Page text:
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Explosive discretionary spending has characterized the first decade of government growth in the 21st century. Over the past ten years, discretionary spending has increased by over 100 percent, with outlays exceeding $1 trillion for the first time in the nation’s history.
The advent of federal bailouts, government “stimulus” programs, and massive omnibus spending measures has fueled bloated discretionary spending, leading to total government spending surpassing $3 trillion in 2009.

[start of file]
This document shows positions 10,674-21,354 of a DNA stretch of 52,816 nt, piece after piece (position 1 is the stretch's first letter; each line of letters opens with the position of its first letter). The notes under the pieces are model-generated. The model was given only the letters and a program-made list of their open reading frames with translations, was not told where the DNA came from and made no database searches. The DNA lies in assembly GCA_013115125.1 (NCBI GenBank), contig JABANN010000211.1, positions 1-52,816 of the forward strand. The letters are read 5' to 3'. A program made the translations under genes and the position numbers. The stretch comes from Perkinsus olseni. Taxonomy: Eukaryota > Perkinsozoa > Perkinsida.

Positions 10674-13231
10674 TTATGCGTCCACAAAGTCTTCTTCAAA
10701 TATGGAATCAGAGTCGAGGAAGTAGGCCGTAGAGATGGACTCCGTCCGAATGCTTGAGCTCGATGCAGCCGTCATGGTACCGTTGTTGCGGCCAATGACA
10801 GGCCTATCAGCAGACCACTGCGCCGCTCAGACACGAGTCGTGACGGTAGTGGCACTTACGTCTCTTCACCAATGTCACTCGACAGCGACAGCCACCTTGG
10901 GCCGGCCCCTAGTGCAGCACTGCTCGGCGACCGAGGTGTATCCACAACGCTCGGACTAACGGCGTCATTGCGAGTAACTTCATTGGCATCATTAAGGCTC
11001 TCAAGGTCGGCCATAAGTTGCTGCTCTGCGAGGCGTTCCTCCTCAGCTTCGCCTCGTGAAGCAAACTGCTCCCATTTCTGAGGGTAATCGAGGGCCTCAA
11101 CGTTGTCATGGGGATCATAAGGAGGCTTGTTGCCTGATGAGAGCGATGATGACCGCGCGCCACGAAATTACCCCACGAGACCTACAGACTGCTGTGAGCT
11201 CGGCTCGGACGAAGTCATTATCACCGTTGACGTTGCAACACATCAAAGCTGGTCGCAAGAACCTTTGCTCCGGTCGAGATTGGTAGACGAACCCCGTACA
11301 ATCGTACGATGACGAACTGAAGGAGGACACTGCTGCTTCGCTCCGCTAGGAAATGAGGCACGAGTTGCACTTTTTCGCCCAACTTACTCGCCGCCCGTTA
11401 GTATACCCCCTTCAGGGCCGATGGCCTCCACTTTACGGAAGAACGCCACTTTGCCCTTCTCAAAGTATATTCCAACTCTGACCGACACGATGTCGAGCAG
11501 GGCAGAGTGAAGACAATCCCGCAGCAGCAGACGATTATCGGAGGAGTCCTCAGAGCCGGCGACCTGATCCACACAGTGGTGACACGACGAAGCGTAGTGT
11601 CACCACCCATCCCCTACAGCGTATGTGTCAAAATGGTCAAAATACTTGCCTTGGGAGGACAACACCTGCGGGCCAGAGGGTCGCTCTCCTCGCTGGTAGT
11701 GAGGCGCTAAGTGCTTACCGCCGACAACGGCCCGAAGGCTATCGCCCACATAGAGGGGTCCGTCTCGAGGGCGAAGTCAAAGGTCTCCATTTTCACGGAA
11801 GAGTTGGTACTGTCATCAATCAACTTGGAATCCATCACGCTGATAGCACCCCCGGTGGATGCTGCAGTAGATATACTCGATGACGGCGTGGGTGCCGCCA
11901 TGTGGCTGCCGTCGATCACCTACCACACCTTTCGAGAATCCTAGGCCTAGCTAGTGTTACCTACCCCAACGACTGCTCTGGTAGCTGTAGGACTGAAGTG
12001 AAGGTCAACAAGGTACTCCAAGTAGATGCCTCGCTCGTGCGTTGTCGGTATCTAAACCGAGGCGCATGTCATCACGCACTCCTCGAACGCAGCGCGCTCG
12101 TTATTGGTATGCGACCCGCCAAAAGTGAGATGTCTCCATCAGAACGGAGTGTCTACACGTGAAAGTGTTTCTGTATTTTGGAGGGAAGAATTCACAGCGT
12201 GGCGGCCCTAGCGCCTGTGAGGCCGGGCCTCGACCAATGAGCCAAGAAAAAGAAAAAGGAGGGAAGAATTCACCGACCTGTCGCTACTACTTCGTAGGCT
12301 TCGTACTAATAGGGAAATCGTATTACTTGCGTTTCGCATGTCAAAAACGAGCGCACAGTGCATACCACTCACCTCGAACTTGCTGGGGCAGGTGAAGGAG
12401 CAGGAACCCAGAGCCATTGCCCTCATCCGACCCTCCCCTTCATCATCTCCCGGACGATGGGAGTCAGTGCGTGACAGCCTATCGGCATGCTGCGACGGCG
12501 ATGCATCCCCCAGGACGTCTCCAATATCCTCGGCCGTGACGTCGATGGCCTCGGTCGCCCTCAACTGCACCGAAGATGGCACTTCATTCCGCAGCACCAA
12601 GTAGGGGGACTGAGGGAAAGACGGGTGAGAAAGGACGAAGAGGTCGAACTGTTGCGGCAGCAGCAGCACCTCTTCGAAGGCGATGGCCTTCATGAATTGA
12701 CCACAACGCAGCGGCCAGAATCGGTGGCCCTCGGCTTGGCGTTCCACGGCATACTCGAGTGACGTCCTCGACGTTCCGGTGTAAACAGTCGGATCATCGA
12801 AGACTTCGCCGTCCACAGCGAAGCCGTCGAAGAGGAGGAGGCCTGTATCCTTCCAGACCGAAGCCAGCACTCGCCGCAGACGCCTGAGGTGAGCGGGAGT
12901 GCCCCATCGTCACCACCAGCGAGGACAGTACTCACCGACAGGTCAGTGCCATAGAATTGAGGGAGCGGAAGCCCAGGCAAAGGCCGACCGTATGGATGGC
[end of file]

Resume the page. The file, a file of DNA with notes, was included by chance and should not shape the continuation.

The Emergency Economic Stabilization Act Act of 2008, which created the Troubled Asset Relief Program (TARP), set the stage for greater government intervention and higher spending levels, authorizing $700 billion in bank rescues. The 2009 American Recovery and Reinvestment Act presented a similar threat; better known as the “stimulus” plan, the trillion dollar debt and spending package led to an 84 percent increase in non-defense, discretionary spending from the previous year. The lasting impact of permanently bloated baselines is one battle prudent lawmakers have ahead of them.
Large-scale spending programs, such as TARP and the “stimulus” were aided by lax budgeting processes, exploitation of spending loopholes and a general bias for bigger government. The Center is actively engaged in supporting budget reform to change the status quo while working to end the federal spending binge.